Each month, the Advocate visits with Sgt. Mike Gurley, Sr. Cpl. Pam Maines and Sr. Cpl. Rick Janich of the East Dallas Storefront police station, 1327 N. Peak Street (670-5523). The storefront is best-known for its bicycle patrol officers, who pedal the streets of East Dallas weekdays. The City of Dallas funds the Storefront, but numerous volunteers and organizations provide both hours and funds to develop special programs aimed at building better relations among police officers and neighborhoods.
Advocate: What have you guys been up to for the past month?
Mike: Well, a couple of us went to a seminar on Asian gangs. A private group (Friends of the East Dallas Storefront) funded the trip, and we just want to be aware of the pattern and techniques that are unique to Asian gangs. Not that we have a big problem with that here yet, but it’s just good to be aware.
Advocate: Is there really a difference between Asian gangs and white, black or Hispanic gangs?
Mike: Normally, it’s (Asian gang crime) an Asian against Asian issue. Few times, if ever, is it Asian against white. That’s just the way it is.
Because of the cultural characteristics of Asians, the victims (of gang violence) may not report (to police) the full nature of the crime or might not report it at all. A lot of times, they’re told that if they call the police, the suspects will come back and get them. And the language barrier (between victims and police) often is a problem and makes them fearful to come to us.
With Asian gangs, a lot of times, the gang will rob a family when they know the family is home. That was almost unheard of in Dallas. They’ll deliberately bloody the nose of a gang member and send him to the front door to ask for help. Once he gets into the house, he kind of cases the place, checking it out. Then, he leaves, gets the rest of the gang members and they all return. A lot of the Asians keep a lot of their valuables and money right in the house. That makes them targets, unfortunately.
Advocate: What about the language barrier?
Mike: Right here, we’ve been lucky enough to avoid a lot of this. We have Asian employees here in the Storefront, and people know they can report crimes to us, so I think that discourages a lot from happening. The point of the seminar was not that we had a large problem here, but to educate the two of us who attended to be ready to recognize and handle something here when it comes.
Advocate: How about another topic? Do you have any special projects for the holidays?
Mike: The cold spell has really put us in a bind in terms of obtaining donated coats and blankets for the people who need them.
Rick: We gave away 180 coats in five days recently.
Pam: Lots of their clothes, too.
Mike: We’ve got a good source for clothes, but we have to have the monetary donations to buy them. And blankets are the big deal. Normally, groups wait until around the holidays to donate, but the cold is here, and the holidays aren’t. So no one has gotten to that yet. If anyone wants to donate some clothes, just drop it by the Storefront from 8 a.m. to 5 p.m.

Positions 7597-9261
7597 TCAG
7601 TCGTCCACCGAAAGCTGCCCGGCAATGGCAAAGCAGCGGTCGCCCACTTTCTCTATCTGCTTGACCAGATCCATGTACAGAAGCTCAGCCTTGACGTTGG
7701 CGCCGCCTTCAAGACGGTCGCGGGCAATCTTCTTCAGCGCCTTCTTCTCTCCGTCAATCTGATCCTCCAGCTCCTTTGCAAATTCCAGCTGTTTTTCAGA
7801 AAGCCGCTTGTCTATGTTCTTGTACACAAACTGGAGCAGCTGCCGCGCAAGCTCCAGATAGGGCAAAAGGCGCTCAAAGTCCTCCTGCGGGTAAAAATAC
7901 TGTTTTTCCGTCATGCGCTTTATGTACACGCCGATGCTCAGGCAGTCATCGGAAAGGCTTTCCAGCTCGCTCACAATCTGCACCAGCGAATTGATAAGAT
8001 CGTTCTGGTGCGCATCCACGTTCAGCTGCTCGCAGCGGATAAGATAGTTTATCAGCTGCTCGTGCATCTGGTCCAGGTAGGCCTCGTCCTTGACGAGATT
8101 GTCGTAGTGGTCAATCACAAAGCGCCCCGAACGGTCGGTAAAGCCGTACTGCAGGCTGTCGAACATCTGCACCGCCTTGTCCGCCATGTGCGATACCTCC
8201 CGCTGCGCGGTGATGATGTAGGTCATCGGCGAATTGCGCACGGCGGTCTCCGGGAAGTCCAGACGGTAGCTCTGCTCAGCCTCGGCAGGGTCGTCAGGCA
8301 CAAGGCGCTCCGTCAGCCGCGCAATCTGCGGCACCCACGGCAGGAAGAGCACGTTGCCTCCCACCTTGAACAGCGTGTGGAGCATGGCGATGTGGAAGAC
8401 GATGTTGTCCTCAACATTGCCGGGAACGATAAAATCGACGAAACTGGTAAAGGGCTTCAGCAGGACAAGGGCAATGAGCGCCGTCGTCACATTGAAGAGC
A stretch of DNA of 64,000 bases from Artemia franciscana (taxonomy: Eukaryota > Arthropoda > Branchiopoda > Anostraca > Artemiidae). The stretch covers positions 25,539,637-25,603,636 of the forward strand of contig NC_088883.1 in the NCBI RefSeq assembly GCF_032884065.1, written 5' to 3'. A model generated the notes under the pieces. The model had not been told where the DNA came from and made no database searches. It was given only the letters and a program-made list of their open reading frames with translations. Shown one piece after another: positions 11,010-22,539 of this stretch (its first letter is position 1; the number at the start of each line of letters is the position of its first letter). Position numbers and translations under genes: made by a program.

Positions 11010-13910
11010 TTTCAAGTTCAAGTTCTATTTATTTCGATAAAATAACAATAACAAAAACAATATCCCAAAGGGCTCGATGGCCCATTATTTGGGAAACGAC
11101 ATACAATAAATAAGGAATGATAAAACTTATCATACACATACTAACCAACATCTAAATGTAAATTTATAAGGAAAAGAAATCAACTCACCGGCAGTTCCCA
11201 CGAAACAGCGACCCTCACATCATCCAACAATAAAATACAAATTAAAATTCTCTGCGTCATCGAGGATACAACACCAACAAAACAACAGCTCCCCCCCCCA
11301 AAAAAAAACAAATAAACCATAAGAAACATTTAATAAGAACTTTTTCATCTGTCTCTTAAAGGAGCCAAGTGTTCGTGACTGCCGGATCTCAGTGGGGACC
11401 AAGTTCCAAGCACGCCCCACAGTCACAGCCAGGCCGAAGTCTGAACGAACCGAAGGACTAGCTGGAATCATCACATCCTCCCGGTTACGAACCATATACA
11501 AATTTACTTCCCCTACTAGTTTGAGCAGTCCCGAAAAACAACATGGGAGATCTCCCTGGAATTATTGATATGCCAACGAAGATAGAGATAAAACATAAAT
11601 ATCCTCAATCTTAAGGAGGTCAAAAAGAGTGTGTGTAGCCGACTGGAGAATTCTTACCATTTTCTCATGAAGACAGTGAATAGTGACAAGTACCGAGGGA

Advocate: Any other points of interest this past month?
Rick: It just seem like people have really cheapened human life.
Rick: Well, we’ve had a few crimes around here lately, family on family crimes.
Advocate: That brings up a good point. The average newspaper reader or TV news watcher sometimes hears about a really sad crime like that and in a matter of 30 seconds, assumes this somehow is indicative of real life and that the world is really getting worse. And yet, I suppose there’s a lot more to those stories than we usually hear about in the 30-second news coverage.
Pam: Sometimes on those deals, the (police) investigators know right away that someone is guilty, the husband or wife or whatever, but they can’t do anything about it right away. There’s no proof.
Mike: It’s kind of earmarked that there’s something wrong with this picture.
Rick: The investigators have to look at the whole picture. You can’t assume the husband or boyfriend did it all of the time.
Mike: If you notice, though, this type of crime seems to go in patterns. How many times in the last few years has the husband killed the wife and made it look like a breakin? There have been a couple right here in these neighborhoods.
Pam: People read about it (that type of crime), they see it on TV, and they decide to do it.
Mike: Well, every once in a while, we all hear about someone who “gets away with it” or almost, anyway. And some people think that if they can figure out what that person did wrong, they can correct what he did wrong and get away with it on their own.
Advocate: Yeah, but do you think these people really believe they can outsmart everybody and really get away with this type of crime?
Pam: I believe they think so.
Mike: They think: “I’ve watched Rescue 911 (a television show), I’ve watched all these other police and detective shows on TV, and I think I can get away with it.”
Pam: Some of these people, they just try to do it like they see it done in the movies. Of course, that’s the down-fall of a lot of them. The way people do crimes in the movies is a lot different than it happens in real life.
Rick: Still, life just seems to be thought of a lot more cheaply these days.
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